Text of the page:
Women, Should We Call a Strike?


On October 5, 2013, NWL leaders assisted with and attended the Shulamith Firestone Women’s Liberation Memorial Conference on What Is to Be Done, organized by Redstockings in New York City.

Participants were asked to answer two questions about the root of women’s oppression and where we go from here. NWL organizer and Redstockings member Jenny Brown was on a panel answering the question, “What are your thoughts now on what has to be done to win women’s freedom?” Here is a part of her conference testimony, which, she noted, draws on her 20 years as a Redstockings member, but doesn’t represent the group:

We’re in an odd position because we’ve won a lot on some fronts in the last 50 years. Pretty much people agree that women should be equal (whereas socialism seems much more distant than it did in the 60s or even the 80s). We won the ability for a substantial percentage of women to get an education and a job to support ourselves alone. For the first time, women can escape personally from the reproductive jobs, we can get a job that supports us, be exploited as a worker, and die alone, just like a man. That seems to be the maximum potential in this society for women to not be exploited as women.


I’m more than a Mom, a Wife and an Employee

By Candi Churchill

This is an edited version of a talk given at an event organized by Rad Dad author Tomas Moniz, June 2012 at the Civic Media Center in Gainesville, FL.
All this talk about this way or that way to shoot the baby out of the canal. Epidural or no epidural? Are you going “natural” or are you going to allow “interventions?” Sleep training? Attachment parenting? Cry it out? Breast? Bottle? Both? There are a lot of ways to have a family and raise a child and in the end, most kids are going to be loved and provided for (we hope). But what about what happens to us? There’s not a lot of talk about how hard it is to readjust to your new life.
When I had my baby, my life changed forever. Sure it changed for the better in many ways. I wouldn’t trade him for the world. My heart stretched in ways I never knew possible. I love his laugh. I love his kisses. He’s amazing. But it is extremely hard and I feel some days that I’ve lost myself. I didn’t expect that. 


Responding to Anne-Marie Slaughter on “Having it All”

by Nicole Hardin

In a recent issue of The Atlantic, Anne-Marie Slaughter, former director of policy planning at the State Department and current Princeton University professor, wrote an article, “Why Women Still Can’t Have It All.”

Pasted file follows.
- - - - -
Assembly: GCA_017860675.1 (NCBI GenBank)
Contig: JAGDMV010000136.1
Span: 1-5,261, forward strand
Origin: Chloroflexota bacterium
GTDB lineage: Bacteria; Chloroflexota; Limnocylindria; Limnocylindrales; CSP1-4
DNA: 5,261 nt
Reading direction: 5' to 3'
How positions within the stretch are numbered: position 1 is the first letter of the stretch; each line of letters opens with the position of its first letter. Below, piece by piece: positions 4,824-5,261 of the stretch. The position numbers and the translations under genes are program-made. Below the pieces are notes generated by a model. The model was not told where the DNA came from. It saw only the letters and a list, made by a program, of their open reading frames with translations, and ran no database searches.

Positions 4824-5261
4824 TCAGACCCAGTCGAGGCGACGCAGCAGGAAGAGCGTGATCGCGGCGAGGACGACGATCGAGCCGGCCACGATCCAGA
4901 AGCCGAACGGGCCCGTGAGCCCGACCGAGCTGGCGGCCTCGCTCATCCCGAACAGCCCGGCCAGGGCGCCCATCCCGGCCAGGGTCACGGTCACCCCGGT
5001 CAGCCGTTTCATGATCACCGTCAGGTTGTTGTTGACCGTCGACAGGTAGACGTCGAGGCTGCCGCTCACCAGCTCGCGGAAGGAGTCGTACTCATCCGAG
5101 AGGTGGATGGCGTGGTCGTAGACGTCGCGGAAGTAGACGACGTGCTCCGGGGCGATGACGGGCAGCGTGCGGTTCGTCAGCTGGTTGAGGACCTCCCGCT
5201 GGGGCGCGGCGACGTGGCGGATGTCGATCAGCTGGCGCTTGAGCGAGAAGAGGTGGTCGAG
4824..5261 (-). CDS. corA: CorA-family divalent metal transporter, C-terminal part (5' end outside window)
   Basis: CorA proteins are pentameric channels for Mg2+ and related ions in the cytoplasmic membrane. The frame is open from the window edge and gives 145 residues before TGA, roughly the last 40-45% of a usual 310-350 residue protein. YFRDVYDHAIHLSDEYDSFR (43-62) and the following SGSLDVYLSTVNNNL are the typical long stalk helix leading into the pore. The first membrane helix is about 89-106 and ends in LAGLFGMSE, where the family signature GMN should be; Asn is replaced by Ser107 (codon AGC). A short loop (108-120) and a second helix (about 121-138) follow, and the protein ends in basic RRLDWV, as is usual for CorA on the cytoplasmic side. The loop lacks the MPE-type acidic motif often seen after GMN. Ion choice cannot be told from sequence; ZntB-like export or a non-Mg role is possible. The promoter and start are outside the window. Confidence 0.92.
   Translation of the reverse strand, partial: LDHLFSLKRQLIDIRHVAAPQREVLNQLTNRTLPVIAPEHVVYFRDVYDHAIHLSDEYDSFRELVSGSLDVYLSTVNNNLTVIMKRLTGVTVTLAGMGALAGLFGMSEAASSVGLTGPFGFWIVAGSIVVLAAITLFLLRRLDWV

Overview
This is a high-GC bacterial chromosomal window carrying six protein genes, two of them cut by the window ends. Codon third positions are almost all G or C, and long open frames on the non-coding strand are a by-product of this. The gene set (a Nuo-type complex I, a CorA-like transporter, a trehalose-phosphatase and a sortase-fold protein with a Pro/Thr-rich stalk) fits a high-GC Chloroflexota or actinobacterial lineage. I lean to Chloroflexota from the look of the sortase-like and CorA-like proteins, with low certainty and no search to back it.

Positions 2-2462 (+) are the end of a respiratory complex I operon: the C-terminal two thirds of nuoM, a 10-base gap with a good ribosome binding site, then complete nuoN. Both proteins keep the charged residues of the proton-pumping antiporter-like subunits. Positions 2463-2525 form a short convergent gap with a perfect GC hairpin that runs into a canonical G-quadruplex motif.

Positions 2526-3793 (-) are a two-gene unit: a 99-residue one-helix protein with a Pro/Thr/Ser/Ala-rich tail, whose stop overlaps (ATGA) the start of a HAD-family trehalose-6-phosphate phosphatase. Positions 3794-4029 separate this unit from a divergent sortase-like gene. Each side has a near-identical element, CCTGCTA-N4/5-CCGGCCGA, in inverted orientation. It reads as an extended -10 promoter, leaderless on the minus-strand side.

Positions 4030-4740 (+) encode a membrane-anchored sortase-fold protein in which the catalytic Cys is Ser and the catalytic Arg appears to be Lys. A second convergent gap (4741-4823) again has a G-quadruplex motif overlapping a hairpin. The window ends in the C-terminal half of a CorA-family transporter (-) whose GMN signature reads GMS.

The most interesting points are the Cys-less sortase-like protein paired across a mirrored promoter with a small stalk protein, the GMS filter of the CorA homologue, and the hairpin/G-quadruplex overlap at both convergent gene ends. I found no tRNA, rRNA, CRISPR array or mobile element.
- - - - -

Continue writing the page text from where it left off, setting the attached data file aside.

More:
Speech at Medicare for All Rally

This is a two-minute speech Jenny Brown gave on behalf of the Women’s Liberation Taskforce for National Health Care at the July 30, 2009 rally for Medicare for All in Washington, D.C.  The rally was organized by Health Care Now.

Why are Women’s Liberationists in the U.S. in the fight for national health insurance? It’s not because women need more health care. It’s not because we think women are particularly more caring—in fact, we’d like to STOP being the safety net when our rotten health care system kicks people out quicker and sicker. It’s not even that women are less likely to be insured.

No, the Women’s Liberationists of Redstockings and the feminist groups in our taskforce say that the insurance company stranglehold on our health care system is an obstacle to women’s freedom and independence. How? It builds in dependence on men’s insurance and their employers. It builds on the uncompensated work women do when our lousy, cheapskate health care system fails us.

Health benefits based on jobs and marriage undermine our independence and undermine our power on our jobs and at home. Feminists demand equality from men, but we also need to tear down the structures that make us dependent on the men in our lives. Our job and marriage-based system is one such obstacle. We say: Stop tying health care to jobs! Stop tying health care to marriage!

The half-assed, money-wasting proposals that Congress and the insurance companies are currently crafting will NOT help women gain independence because they don’t alter the jobs-and-marriage system for getting health care. Therefore we oppose them categorically. “We will not accept insults and call them steps in the right direction” as abortion pioneer Cindy Cisler said at a similar juncture.

Every individual must have health care in her own right, as a right, like they have in so many other countries.

This is Redstockings 40th anniversary—I urge you to go to our website and get our book about why we think national health insurance should be a priority for the feminist movement. www.redstockings.org

Thank you, Health Care NOW, for all you do in this struggle.